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Vital Statistics: Summary of a Workshop to the abandonment of the marriage and divorce series. Though marriage and divorce records are no longer compiled at the national level, the natality and mortality components of the vital statistics program have endured and continue to be essential to a wide variety of governmental and research uses. At the workshop summarized in this report, then-Census Bureau director and former Texas state demographer Steve Murdock marveled at the degree to which the vital statistics on birth and death are taken for granted. He observed that these statistics have grown to be sufficiently critical to so many processes and assessments of the nation’s well-being that it is assumed that they always have and always will exist. Yet that is the paradox of vital statistics: data on births and deaths seem so fundamental and—at first glance—so simple a metric of social conditions that their existence is assumed to be automatic and their collection is assumed to be easy. A history of vital records collection commissioned in 1950 (Hetzel, 1997:43) captured this theme well: Most people take vital statistics for granted, assuming that any statistics they need should be freely available as part of today’s culture…. Death rates are among the typical vital statistics that most people assume we have always had available and, without much effort, will continue to have. The real story is quite different: national statistics of deaths and births were achieved only within the present generation, after two centuries of intermittent struggle and building. The U.S. vital statistics system relies on the original information reported (and the consistency of that reporting) by myriad physicians, new parents, and funeral directors; channeled through state and local information systems of widely varying levels of sophistication and automation; and coordinated and processed by a federal statistical agency that has experienced relatively flat funding for many years. The challenges facing the vital statistics system and the continuing importance of the resulting data make it an important topic for periodic examination, assessing both current and emerging uses of the data and considering the methodological and organizational features of compiling vital data. 1–A THE WORKSHOP ON VITAL DATA FOR NATIONAL NEEDS Pursuant to its charge to improve the statistical information and methods on which public policy decisions are made, the Committee on National Statistics (CNSTAT) of the National Academies convened a Workshop on Vital Data for National Needs on April 30, 2008. The workshop was designed to consider “the critical importance of adequate vital statistics for the statistical, research, and policy communities” and “improvements that are needed at NCHS’s vital statistics program.”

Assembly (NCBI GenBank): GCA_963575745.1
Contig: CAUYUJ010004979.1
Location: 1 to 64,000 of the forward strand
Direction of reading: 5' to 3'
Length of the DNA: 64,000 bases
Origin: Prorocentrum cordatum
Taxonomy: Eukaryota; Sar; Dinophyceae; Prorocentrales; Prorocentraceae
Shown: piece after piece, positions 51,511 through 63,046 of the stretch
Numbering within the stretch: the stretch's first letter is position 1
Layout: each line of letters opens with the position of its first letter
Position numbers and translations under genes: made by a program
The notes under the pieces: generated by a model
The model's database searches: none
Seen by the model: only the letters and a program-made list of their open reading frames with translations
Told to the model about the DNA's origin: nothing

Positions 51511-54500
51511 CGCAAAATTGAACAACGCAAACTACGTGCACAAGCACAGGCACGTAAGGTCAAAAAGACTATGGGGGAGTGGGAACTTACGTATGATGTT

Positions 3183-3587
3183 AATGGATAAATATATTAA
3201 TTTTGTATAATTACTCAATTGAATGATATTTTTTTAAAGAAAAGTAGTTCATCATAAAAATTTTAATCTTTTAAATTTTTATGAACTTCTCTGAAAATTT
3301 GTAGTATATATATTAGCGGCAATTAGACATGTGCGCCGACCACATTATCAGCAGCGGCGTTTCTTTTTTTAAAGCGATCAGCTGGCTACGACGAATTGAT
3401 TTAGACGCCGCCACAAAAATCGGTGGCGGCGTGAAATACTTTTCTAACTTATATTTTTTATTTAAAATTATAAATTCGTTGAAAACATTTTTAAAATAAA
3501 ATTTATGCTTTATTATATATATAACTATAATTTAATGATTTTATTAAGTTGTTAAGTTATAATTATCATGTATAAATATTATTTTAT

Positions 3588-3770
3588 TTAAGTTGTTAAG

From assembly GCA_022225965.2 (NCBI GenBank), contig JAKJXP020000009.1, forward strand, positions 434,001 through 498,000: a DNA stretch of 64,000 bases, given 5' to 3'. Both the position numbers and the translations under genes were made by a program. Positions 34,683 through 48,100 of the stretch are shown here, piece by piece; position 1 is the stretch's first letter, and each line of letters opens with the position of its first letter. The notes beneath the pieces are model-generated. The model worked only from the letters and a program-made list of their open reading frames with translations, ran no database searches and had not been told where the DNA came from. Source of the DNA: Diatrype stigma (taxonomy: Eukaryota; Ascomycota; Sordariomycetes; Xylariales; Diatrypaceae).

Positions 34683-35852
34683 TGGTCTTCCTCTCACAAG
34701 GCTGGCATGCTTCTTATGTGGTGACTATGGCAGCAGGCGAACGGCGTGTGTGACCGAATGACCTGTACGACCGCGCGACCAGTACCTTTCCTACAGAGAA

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Vital Statistics: Summary of a Workshop CNSTAT organized the workshop with support from its core sponsors, as well as additional support from the Census Bureau, the Office of Research, Evaluation, and Statistics of the Social Security Administration, and NCHS. The workshop drew nearly 100 participants, including the invited speakers and discussants. Prior to the workshop, the workshop’s planning committee asked that two background papers on two basic perspectives on the vital statistics be prepared in order to inform the discussion. Steven Schwartz (New York City Department of Health and Mental Hygiene) prepared a paper on the role of the states and vital registration jurisdictions and NCHS staff prepared one on the national-level, administrative perspective; these background papers are presented in Appendixes A and B of this summary. Appendix C adds information on the workshop agenda and lists the workshop participants. 1–B SUCCESSES AND CHALLENGES OF THE VITAL STATISTICS PROGRAM Workshop remarks by Harry Rosenberg (NCHS, retired) identified 22 major successes in the current vital statistics program; the full set of these successes is described in Box 1-1 and his comments provide a useful orientation to the range of topics touched on by the workshop. Rosenberg elaborated on four particularly notable successes, each of which he said represents highly effective collaboration between the states and the federal government. Production of the annual vital statistics files: Rosenberg argued that the greatest success of the VSCP is its basic regular product—statistical files covering 6–7 million records, including about 4 million live births and 2.5 million deaths. He said that the complexity of producing these statistical files cannot be overstated; production requires constant interaction between the states and NCHS in terms of receipt and control, intensive processing and quality evaluation, and the preparation of tables and public-use data files for analysis. Revisions of the U.S. standard certificates: Rosenberg observed that it is important to acknowledge the periodic revisions of the standard birth and death certificates as an achievement of the program (see Chapter 4 for a detailed discussion and Appendix D for reproductions of the current standard instruments). Through these periodic updates, both administrative and research ends are achieved: they permit national compilation to keep abreast of the changing legal and administrative environment in the reporting areas while improving the data content of the final files to be of greater use to public health officials and researchers.